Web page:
Pedley: 12 Topics Which Will Define NASCAR In ’12
By Jim Pedley | Managing Editor
A quick check of the topstoryometer shows that the 2012 NASCAR season should feature a wealth of immenently interesting subplots.
Only a couple are mega and capable of pegging the holygeezometer, but quantity promises to make up for a dearth of quality.
Here is a rough list of sidebar offerings that will rear their buzz-producing heads from time to time in 2012:
1. Danica Patrick. The former IndyCar driver gets her first taste of Sprint Cup. That taste will come by way of the dollar menu as she will only race in a carefully selected smattering of events, but each time she does plant herself in a Stewart-Haas Racing Chevy, it will be big news. Should she win a race, Linsanity will give way to Hersteria. Her best shot comes this month at the Daytona 500, a place and a race where dreams come true and talent and experience mean relatively little.
2. EFI. A good story for the tech heads. Electronic fuel injection has been the norm in street cars for decades. You know, since the days when The Weather Channel was actually in the business of forecasting the weather. Viewers won’t notice much difference with the move away from carburetors but the wrenchers and engineers – and to a lesser extent, drivers – will be in for a re-adjustment period. For non-tech heads, John Darby, I thought, had a good abridged explanation of EFI. The NASCAR competition guy said fuel will now be squirted into engines instead of sucked. He said sucked, lol.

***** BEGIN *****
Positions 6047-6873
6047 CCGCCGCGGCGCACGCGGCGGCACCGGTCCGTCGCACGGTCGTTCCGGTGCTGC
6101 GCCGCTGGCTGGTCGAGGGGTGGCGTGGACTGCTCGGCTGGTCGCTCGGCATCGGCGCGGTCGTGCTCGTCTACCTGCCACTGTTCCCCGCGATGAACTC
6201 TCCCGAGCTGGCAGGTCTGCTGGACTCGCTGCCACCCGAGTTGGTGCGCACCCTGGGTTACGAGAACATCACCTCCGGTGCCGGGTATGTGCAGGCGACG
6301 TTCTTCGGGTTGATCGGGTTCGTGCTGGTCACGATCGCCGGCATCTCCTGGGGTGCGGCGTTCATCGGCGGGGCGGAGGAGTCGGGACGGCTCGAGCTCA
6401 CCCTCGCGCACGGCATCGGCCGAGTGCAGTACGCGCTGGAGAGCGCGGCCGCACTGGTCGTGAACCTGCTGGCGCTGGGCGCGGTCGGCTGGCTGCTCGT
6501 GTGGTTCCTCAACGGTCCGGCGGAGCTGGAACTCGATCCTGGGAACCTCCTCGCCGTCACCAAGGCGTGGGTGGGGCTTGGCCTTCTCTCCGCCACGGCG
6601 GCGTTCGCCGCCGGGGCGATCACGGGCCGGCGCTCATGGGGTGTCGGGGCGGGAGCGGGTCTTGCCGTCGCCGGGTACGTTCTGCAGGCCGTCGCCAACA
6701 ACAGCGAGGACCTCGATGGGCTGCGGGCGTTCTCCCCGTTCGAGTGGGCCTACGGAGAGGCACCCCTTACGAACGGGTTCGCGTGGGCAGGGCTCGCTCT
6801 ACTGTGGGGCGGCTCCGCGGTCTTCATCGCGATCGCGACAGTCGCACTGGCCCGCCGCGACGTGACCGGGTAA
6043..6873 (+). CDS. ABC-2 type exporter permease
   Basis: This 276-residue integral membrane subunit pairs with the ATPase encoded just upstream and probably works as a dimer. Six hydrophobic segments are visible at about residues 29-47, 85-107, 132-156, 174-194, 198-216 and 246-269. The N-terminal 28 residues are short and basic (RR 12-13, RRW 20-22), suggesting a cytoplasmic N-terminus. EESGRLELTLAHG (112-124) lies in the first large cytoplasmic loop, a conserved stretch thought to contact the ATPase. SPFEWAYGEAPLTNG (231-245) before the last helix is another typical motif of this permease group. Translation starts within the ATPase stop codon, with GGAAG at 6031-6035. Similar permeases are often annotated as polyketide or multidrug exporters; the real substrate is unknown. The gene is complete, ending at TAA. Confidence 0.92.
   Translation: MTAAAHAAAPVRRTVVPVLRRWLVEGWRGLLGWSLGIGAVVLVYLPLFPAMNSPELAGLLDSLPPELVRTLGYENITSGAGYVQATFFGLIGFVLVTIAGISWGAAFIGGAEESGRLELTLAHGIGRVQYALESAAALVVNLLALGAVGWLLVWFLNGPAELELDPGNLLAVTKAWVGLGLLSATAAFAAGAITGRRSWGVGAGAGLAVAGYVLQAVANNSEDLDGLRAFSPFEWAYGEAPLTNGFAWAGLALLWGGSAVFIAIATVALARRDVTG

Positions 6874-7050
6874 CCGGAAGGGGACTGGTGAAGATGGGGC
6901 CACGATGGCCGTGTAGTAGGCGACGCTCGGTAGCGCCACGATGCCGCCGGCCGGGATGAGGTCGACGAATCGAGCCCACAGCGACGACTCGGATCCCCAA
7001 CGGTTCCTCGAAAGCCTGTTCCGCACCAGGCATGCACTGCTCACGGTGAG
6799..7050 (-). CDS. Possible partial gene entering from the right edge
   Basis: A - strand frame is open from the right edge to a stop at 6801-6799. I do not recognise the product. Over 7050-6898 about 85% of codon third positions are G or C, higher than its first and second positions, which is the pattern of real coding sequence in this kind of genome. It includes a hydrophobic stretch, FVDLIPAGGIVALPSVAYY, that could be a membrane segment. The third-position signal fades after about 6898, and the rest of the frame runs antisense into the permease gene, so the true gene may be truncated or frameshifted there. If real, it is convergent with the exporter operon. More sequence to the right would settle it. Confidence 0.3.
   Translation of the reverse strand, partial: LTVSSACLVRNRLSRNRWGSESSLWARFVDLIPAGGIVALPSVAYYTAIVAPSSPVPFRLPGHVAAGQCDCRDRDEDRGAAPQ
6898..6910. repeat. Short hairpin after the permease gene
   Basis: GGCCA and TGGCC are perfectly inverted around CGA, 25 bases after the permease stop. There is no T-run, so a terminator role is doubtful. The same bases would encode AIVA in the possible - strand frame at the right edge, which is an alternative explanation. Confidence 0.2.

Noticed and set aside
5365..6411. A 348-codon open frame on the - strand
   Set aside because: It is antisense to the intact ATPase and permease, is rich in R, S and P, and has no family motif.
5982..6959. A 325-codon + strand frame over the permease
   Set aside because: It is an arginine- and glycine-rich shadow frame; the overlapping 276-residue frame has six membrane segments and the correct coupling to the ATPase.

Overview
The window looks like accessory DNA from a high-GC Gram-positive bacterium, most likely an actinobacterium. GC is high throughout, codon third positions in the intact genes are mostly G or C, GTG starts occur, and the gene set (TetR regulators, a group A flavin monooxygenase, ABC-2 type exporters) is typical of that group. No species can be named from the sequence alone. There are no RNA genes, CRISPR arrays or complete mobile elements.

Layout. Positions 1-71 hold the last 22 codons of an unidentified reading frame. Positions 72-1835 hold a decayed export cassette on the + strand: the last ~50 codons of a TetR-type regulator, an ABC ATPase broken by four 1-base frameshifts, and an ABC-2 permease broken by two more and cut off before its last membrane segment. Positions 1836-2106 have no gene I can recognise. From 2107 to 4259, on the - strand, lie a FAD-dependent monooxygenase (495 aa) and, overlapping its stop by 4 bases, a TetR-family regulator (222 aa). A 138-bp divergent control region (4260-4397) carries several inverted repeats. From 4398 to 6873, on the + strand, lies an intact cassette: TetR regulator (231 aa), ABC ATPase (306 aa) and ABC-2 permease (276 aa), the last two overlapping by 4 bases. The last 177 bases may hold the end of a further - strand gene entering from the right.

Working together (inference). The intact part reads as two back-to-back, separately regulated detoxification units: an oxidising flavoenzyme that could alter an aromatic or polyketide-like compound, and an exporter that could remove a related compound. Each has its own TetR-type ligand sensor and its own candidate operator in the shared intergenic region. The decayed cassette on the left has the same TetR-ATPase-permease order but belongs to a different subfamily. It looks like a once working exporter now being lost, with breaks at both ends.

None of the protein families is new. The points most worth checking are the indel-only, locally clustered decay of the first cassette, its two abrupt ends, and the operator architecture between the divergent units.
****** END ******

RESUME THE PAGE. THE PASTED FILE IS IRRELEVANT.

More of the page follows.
3. Dale Earnhardt Jr. Is this the year he breaks through? Though hardly a new topic, it is one that will spritz the storyometer until he either starts winning races, dances with the stars or retires. Boding well,
possibly, for Junior is the fact that he is entering Year 2 with crew chief Steve Letarte. Also, the arrival of Kasey Kahne at Hendrick Motorsports may serve as a pressure-skimmer for Earnhardt. Whatever happens, the Junior haters will keep on hating and the Junior lovers will keep on loving.
4. Kasey Kahne and friends. A decent-sized handful of marquee drivers have moved around. Drivers like Kahne, Clint Bowyer, Mark Martin and Kurt Busch. It will be interesting to see if these moves turn will allow these guys to maintain their stardom or, force them into witness protection situations where they will disappear into the background. Ditto for their old and new teams.
5. Jimmie Johnson. There is zero doubt that in 2011, Johnson lacked the zest that was so abundant during his historic run of consecutive championships. Was he just taking a breather last year or did his 5-Year Energy Drink metabolize? The pieces remain in place for a return to the top but are those pieces no longer tightly interlocking with each other. And will some daily newspaper part-timer award Johnson a Comeback Driver of the Year Award if he does win No. 6.
6. 2011. Last season was epic in terms of competition and storylines. Start at Daytona where young, crazily likable Trevor Bayne and the ever-classy Wood Brothers Racing team win, and end with a Chase and championship that headlined by two biggest names – and most polarizing personalities – in the sport on the final lap at Homestead. NASCAR’s supporters dubbed it all as vindication of everything the Brian France-era of the sport has implemented, while detractors viewed the racing as a hideous freak show. Further in from the margins are those who enjoyed it for what it was. Can 2012 prove to be equally enjoyable – or divisive – or was last year a case of the 36-race fever.